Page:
Water research

Effectiveness of different oxidizing agents for removing sodium dodecylbenzenesulphonate in aqueous systems.

PMID 19147173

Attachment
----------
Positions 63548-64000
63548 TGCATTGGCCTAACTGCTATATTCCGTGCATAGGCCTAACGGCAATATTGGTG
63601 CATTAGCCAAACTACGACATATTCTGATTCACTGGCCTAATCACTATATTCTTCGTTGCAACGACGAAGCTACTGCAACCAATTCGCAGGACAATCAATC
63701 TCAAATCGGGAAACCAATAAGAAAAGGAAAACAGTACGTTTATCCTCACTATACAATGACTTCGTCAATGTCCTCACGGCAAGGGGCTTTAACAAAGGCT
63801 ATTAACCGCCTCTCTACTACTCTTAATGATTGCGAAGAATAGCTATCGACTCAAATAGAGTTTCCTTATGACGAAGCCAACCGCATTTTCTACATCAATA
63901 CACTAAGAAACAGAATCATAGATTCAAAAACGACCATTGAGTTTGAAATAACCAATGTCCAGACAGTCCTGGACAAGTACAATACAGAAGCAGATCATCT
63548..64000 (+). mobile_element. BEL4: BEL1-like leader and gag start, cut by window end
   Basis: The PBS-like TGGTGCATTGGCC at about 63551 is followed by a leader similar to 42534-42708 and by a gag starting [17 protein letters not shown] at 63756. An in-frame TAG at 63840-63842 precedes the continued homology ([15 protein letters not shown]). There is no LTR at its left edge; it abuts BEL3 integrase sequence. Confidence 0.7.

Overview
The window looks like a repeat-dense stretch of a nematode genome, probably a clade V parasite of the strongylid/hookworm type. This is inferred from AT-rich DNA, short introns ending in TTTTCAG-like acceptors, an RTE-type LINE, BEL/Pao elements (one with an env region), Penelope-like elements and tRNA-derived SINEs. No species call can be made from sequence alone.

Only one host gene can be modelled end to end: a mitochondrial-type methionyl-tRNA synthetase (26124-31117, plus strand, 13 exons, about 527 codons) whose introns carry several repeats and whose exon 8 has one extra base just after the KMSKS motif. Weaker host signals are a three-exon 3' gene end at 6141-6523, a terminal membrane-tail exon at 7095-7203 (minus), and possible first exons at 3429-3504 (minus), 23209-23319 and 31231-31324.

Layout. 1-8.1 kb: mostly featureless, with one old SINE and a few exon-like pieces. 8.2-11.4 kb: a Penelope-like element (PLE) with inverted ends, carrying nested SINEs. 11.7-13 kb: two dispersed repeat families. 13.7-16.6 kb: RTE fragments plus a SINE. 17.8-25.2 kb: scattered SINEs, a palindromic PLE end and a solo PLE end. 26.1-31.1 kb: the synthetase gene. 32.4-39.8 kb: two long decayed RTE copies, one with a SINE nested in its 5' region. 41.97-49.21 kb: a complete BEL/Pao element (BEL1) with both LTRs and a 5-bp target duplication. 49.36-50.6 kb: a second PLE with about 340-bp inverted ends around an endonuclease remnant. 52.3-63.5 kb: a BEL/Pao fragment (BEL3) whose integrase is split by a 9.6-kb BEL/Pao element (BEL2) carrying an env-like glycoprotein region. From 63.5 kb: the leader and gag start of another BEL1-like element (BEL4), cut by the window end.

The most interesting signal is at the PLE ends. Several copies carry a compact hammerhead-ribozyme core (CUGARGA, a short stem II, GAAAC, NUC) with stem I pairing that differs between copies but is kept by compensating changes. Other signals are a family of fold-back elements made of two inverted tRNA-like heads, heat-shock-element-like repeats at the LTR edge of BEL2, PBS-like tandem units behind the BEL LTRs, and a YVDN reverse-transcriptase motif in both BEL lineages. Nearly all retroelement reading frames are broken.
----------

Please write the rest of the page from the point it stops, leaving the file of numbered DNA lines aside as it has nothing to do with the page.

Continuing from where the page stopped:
The present study investigates the efficacy of various oxidizing treatments (ClO(-), ClO(2), KMnO(4), O(3), O(3)/H(2)O(2), O(3)/activated carbon) to remove from waters sodium dodecylbenzenesulphonate (SDBS), considered as model surfactant. Results obtained show that the use of ClO(-) and ClO(2) does not cause appreciable SDBS degradation. Additionally, in the case of ClO(-), trihalomethanes are generated, increasing system toxicity. Because the reaction kinetics between SDBS and KMnO(4) is very slow, a decrease in contaminant concentration is not observed, even at very acid pH values. SDBS reactivity with ozone is very low, with a kinetic constant (k(O)(3)) of 3.68 M(-1)s(-1), but its reactivity with HO() radicals is very high (k(OH)=1.16 x 10(10)M(-1)s(-1)), therefore O(3)/H(2)O(2) and O(3)/activated carbon, which can also generate HO(), appear as promising advanced oxidation processes to remove this contaminant from waters. The method based on ozone and activated carbon was the only process studied that produced both an increase in SDBS removal rate (due to the generation of HO() radicals in the O(3)-PAC or O(3)-GAC interaction) and a considerable reduction in the concentration of dissolved organic carbon in the system due to the PAC adsorbent properties.

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